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For the science fiction novel by Walter Jon Williams, see Aristoi (novel).

The Aristoi (Greek: ἄριστοι) was the label given to the noblemen in ancient Greek society, and in particular ancient Athens. The term literally means "best", with the denotation of best in terms of birth, rank, and nobility, but also usually possessing the connotation of also being the morally best.[1] The term in fact derives similarly with arete: "The root of the word is the same as aristos, the word which shows superlative ability and superiority, and "aristos" was constantly used in the plural to denote the nobility."[2]


Originally, the Aristoi were tightly-knit families who had noble lineage, such as the Bacchiadae in ancient Corinth.

In the early 6th century BC, Solon promulgated constitutional reforms in Athens. Among the changes, the status and power of the old aristocracy was altered by making wealth rather than birth a criterion for holding political position. This system was called a Timocracy(Greek: τιμοκρατία).

This division called for a new division. Thus, citizens were organized based on their land production:

  1. Pentacosiomedimni (or Pentakosiomedimnoi), who had at least 500 bushels of wet or dry goods (or their equivalent) as yearly income
  2. Hippeis, who had at least 300 bushels (or their equivalent) as yearly income
  3. Zeugitae, who were possessors of a yoke of oxen, with at least 150 bushels (or their equivalent) as yearly income
  4. Thetes, who were workers for wages, or had less than 150 bushels (or their equivalent) as yearly income

This new system established the pentakosiomedimnoi as the aristoi. As such, they were often split into powerful family factions or clans, who controlled all of the important political positions in the polis. Their wealth usually came from both having property the most fertile or protected lands.[3] However, as the status was predicated on his wealth, and losing it would cause the loss of nobility, the advent of sea trade routes placed the aristoi at risk of losing everything through failed overseas investments.[4]

Pittacus of Mytilene instituted a law stating that crimes committed in drunkenness should be punished twofold;[5] this law was directed predominately against the aristocrats, as they were more often guilty of drunk and violent behaviour. As such, it was greatly appreciated by the common people.[6][7]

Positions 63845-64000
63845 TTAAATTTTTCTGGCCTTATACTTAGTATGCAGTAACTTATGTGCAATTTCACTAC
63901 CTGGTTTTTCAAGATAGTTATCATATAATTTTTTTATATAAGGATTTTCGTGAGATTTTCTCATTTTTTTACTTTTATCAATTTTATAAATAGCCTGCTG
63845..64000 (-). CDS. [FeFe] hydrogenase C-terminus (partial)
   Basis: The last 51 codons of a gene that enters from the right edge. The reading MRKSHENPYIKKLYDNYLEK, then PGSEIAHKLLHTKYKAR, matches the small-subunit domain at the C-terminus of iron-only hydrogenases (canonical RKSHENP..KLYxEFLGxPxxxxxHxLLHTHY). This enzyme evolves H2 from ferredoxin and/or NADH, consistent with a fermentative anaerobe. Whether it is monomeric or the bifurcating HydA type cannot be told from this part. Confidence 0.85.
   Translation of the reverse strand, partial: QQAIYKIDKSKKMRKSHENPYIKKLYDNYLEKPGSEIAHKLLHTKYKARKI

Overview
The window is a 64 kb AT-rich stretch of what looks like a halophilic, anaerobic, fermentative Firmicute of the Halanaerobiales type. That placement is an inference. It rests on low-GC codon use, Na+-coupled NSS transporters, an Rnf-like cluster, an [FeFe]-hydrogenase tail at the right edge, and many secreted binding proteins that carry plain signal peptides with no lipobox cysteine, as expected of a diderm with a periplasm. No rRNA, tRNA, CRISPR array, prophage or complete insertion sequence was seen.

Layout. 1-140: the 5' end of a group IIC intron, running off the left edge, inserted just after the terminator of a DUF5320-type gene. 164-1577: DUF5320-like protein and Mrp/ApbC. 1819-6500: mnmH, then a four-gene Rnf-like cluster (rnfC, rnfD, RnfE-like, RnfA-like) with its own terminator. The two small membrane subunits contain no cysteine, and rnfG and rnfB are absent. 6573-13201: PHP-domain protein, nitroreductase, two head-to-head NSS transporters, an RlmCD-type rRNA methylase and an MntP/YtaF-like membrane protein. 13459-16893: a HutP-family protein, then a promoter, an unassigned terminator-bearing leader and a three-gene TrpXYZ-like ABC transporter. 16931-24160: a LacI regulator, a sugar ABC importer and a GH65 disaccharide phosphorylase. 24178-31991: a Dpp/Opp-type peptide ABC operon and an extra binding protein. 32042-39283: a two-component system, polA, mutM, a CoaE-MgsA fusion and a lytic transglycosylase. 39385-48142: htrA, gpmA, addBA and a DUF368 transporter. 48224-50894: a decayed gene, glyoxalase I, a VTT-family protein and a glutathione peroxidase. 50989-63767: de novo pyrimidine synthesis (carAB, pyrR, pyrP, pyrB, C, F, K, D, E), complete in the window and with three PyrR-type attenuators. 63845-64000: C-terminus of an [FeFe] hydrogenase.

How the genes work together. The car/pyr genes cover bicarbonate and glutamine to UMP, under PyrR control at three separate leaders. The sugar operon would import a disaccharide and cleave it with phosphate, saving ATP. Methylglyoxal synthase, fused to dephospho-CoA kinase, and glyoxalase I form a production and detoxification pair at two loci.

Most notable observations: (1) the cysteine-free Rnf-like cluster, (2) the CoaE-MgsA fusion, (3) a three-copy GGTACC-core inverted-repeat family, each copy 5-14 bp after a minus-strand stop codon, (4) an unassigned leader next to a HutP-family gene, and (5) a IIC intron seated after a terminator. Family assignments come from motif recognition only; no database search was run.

In Classical Athens, Thucydides testifies concerning the customs of both citizens and of the rich. He writes that no one bears weapons within the polis, as it permits "an easier and more luxurious mode of life".[8] Where the archaic aristocracy[9] used to carry weapons on their person in the city,[10] the practice was completely abandoned due to cultural shifts. Among the causes were legal changes; an example was the forbidding of people to bear arms in the agora under the penalty of death.[11] The iconography of vases bear witness to this change depicting the transition from men carrying swords, then spears, then staffs, then - for a brief period of time - parasols, to eventually nothing.[9]

Thucydides also speaks of how the Aristoi took cultural cues from the orient, such as "the luxury of wearing undergarments of linen, and fastening a knot of their hair with a tie of golden grasshoppers."[8] This went out of fashion after the Athenian elite began to mimic the Lacedaemonians, wearing more modest garments in order "to assimilate their way of life to that of the common people".[8]


The Aristoi Classical Academy, formerly West Houston Charter School, takes its name from the concept.

See also[edit]


  1. ^ "Greek Word Study Tool". 
  2. ^ Paideia; the Ideals of Greek Culture, Werner Jaeger, Oxford University Press, NY, 1945. Vol. I, pg 5.
  3. ^ Mark Cartwright. "Greek Society". Ancient History Encyclopedia. 
  4. ^ "Ancient Greek History - Gingko App". 
  5. ^ Aristotle, Politics 1274b 18–23
  6. ^ McGlew, 1993: 95 n. 16.
  7. ^ Jon Ploug Jørgensen, The taming of the aristoi - an ancient Greek civilizing process? History of the Human Sciences: July 2014 vol. 27 no. 3, pg 45
  8. ^ a b c Thucydides, History of the Peloponnesian War 1.6
  9. ^ a b Jon Ploug Jørgensen, The taming of the aristoi - an ancient Greek civilizing process? History of the Human Sciences: July 2014 vol. 27 no. 3, pg 42
  10. ^ Aristotle, Politics (Aristotle): bk 2, 1268b
  11. ^ Jon Ploug Jørgensen, The taming of the aristoi - an ancient Greek civilizing process? History of the Human Sciences: July 2014 vol. 27 no. 3, pg 41